There are all kinds of quick fixes proposed for our healthcare crisis. Most are well-intentioned, but would fail because they don't take into account the massive interconnections of the healthcare system. As our desperation increases, these ideas flourish, and the temptation to quickly jump on them accelerates. It's easy to get angry at the people behind them for their naivety. But what we really need is to recognize our limited ability to cope individually, and find new ways to deal with the complexity.
This editorial basically suggests that family doctors are primarily a bottleneck to accessing specialists who do real care, so we'd be better off if we make specialist access easier, i.e. less involvement from a primary care provider.
My first reaction was to start feeling very stabby.
The demand for most specialists is already so high that wait lists are months to years long. At the same time, because the demand is so high it's less and less common that they provide real or continuing care, but instead one-off recommendations to the referral source (who frequently, does not in any real way exist to followup). The existing high demand and long waits are primarily because (a) people are being referred to specialists unnecessarily for things that could be handled in primary care, (b) inadequate information is provided to specialists by primary care for them to do a good job, (c) for many patients there's no followup in primary care which later results in another referral, and (d) specialists who follow patients do so for longer because they're not able to discharge or get support from primary care.
In other words, the already insufficient involvement of primary care is worsening the specialist situation. The editorial seems to be suggesting that there's all this excess capacity from specialists which primary care is blocking access to. It stopped just short of saying anyone should just be able to refer to a specialist, but went right up to the line. We're already using specialists very inefficiently, and honestly, patients without a (useful) family doctor are already the biggest stressor for many specialists.
Further reducing involvement of primary care would make this situation so much worse. We need MORE things TREATED in primary care, not less.
After the stabby feeling subsided, I reflected that this is one of the many reasonable sounding solutions that people would come up with after observing an obvious problem in one part of the system. Everyone's desperate to fix this, so we jump to solutions in hopes of getting out of this worsening mess. The people who wrote the editorial are trying their best. As are the people pushing for more med school spots, more nurse practitioners, doctor contracts so they can "just" practice, etc.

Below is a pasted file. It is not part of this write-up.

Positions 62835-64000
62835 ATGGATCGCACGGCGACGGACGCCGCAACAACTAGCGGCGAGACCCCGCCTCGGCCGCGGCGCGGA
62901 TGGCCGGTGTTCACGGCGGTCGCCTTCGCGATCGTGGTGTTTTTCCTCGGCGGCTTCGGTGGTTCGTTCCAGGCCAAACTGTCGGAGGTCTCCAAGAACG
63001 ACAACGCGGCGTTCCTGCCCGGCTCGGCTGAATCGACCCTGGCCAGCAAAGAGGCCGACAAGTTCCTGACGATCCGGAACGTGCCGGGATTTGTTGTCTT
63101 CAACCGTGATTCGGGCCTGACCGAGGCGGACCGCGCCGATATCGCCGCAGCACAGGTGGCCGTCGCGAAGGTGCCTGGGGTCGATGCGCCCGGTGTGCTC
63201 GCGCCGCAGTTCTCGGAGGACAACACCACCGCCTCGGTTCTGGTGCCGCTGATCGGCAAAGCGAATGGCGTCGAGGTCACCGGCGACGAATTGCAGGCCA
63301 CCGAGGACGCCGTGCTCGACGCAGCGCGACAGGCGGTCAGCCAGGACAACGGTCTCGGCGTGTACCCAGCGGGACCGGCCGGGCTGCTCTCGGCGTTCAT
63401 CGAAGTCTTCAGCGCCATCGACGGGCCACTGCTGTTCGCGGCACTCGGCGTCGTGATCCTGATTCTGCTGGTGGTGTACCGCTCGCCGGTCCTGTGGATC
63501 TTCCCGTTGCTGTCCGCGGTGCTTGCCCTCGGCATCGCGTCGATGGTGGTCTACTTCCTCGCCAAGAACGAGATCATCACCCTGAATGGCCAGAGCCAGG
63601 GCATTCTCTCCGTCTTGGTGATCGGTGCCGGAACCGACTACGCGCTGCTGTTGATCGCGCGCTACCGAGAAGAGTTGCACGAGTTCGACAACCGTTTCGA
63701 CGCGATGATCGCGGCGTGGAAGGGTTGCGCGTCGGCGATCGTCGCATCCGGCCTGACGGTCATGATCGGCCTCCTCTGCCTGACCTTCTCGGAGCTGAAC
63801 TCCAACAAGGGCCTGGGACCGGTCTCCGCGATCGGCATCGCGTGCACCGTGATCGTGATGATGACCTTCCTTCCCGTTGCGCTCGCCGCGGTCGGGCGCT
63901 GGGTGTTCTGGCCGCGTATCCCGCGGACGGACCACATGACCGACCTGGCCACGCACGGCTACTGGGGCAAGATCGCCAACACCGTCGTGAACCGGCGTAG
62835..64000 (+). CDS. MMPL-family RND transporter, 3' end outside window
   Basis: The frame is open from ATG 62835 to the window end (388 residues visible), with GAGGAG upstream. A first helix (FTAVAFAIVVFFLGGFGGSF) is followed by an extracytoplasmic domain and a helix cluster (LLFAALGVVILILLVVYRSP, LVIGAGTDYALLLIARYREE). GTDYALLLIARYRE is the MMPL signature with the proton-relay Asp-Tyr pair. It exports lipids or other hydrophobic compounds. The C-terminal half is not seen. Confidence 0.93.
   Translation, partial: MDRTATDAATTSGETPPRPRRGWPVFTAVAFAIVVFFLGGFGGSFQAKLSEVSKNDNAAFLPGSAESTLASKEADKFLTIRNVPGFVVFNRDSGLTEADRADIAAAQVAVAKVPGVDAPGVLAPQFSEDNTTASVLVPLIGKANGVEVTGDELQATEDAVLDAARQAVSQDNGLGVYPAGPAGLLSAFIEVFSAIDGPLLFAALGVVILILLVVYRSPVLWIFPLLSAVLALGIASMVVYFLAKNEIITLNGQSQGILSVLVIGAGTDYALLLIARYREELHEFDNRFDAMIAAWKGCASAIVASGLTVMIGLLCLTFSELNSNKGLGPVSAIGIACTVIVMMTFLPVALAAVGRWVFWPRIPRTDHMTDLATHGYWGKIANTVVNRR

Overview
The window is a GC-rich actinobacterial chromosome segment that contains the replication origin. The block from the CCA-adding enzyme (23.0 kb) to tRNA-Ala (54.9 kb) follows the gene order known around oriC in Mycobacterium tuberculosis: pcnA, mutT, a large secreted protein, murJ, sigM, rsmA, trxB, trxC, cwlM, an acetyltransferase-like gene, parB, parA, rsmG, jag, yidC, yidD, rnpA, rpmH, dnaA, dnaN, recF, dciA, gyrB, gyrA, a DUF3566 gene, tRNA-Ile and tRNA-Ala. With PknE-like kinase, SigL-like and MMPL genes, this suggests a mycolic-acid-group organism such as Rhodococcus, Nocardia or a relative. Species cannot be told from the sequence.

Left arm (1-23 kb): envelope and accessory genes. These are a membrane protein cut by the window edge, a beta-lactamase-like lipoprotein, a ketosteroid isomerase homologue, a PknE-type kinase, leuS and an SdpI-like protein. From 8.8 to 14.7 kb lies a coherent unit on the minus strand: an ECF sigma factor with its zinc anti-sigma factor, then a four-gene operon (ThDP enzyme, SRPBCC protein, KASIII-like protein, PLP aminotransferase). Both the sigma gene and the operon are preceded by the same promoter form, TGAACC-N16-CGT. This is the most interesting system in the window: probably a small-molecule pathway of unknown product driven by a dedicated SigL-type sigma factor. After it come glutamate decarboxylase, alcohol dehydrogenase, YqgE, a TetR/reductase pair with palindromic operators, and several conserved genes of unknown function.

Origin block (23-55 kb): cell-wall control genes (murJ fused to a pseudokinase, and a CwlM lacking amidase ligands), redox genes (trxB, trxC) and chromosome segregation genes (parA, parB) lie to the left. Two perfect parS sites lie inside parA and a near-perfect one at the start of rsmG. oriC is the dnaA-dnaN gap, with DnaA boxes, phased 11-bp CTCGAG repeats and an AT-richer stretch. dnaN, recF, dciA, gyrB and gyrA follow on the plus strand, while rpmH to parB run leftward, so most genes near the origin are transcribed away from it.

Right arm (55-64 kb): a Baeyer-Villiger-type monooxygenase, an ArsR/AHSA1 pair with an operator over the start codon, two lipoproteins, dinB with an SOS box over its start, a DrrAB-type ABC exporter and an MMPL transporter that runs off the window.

Unfortunately, our medical system is incredibly complicated and massively interconnected. Nobody understands it all. I'm constantly learning new things about how different parts of the system operate. Invariably, after I post one of my longer articles, I get comments from doctors who've worked in the system for 20 years who tell me they've learned something new. The implications of changing things in one place have very large ripple effects elsewhere. Trying to address problems in one place without deeply considering the consequences is just playing whack-a-mole with peoples' lives and health. Our brains are not equipped to deal with the massive complexity we've created for ourselves. Healthcare may be the biggest example of this (but go read anything by Thomas Homer-Dixon — currently at Royal Roads coincidentally — for more about complexity and our ability to cope with complex systems).
So how are the journalists, let alone the politicians, supposed to cope? For them, this is one file amongst many, and they don't have many years of deep immersion in the topic.
The build overly-simplistic mental models of what healthcare is. They rely on advice, but increasingly it's from a narrow view of one part of the system, and less reflective of the entire system. So they come up with reasonable sounding ideas, because they know something needs to be done, but literally can't think through the consequences. And we end up where we are today.
The new insight that I came to while writing this is that the most valuable people in the system might be those who best understand their way to fight through every area of it, who understand the interconnections, the inefficiencies and chaos, the motivations and levers to pull to get what they need from each part. The people who (sometimes) manage to beat the odds and get things accomplished in that system, day after day.
Then of course I realized this wasn't really a new insight. The only ones who do this are the dwindling number of family doctors who still provide high-quality longitudinal care for their patients. The remaining ones who go the extra mile for their patients and who haven't yet been completely crushed down by a system that has told them in no uncertain terms that they're not wanted.